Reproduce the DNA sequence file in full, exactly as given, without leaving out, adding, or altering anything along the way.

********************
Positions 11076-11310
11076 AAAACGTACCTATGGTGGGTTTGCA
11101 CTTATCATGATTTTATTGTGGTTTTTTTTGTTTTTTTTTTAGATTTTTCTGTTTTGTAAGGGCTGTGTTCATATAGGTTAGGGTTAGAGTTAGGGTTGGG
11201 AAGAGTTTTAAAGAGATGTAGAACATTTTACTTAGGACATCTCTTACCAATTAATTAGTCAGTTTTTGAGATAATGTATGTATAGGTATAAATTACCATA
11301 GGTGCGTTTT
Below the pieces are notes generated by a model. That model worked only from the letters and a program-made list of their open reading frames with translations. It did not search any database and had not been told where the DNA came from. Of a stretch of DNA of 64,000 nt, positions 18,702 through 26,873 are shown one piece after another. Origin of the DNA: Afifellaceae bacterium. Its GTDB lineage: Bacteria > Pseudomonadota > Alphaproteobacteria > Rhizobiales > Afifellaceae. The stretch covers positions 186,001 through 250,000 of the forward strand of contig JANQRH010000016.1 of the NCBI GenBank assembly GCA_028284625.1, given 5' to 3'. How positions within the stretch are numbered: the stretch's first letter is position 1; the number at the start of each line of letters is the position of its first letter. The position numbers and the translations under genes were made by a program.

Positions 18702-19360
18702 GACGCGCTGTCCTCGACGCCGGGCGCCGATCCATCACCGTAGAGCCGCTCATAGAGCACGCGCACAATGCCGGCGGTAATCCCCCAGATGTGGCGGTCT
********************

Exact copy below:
Positions 11076-11310
11076 AAAACGTACCTATGGTGGGTTTGCA
11101 CTTATCATGATTTTATTGTGGTTTTTTTTGTTTTTTTTTTAGATTTTTCTGTTTTGTAAGGGCTGTGTTCATATAGGTTAGGGTTAGAGTTAGGGTTGGG
11201 AAGAGTTTTAAAGAGATGTAGAACATTTTACTTAGGACATCTCTTACCAATTAATTAGTCAGTTTTTGAGATAATGTATGTATAGGTATAAATTACCATA
11301 GGTGCGTTTT
Below the pieces are notes generated by a model. That model worked only from the letters and a program-made list of their open reading frames with translations. It did not search any database and had not been told where the DNA came from. Of a stretch of DNA of 64,000 nt, positions 18,702 through 26,873 are shown one piece after another. Origin of the DNA: Afifellaceae bacterium. Its GTDB lineage: Bacteria > Pseudomonadota > Alphaproteobacteria > Rhizobiales > Afifellaceae. The stretch covers positions 186,001 through 250,000 of the forward strand of contig JANQRH010000016.1 of the NCBI GenBank assembly GCA_028284625.1, given 5' to 3'. How positions within the stretch are numbered: the stretch's first letter is position 1; the number at the start of each line of letters is the position of its first letter. The position numbers and the translations under genes were made by a program.

Positions 18702-19360
18702 GACGCGCTGTCCTCGACGCCGGGCGCCGATCCATCACCGTAGAGCCGCTCATAGAGCACGCGCACAATGCCGGCGGTAATCCCCCAGATGTGGCGGTCT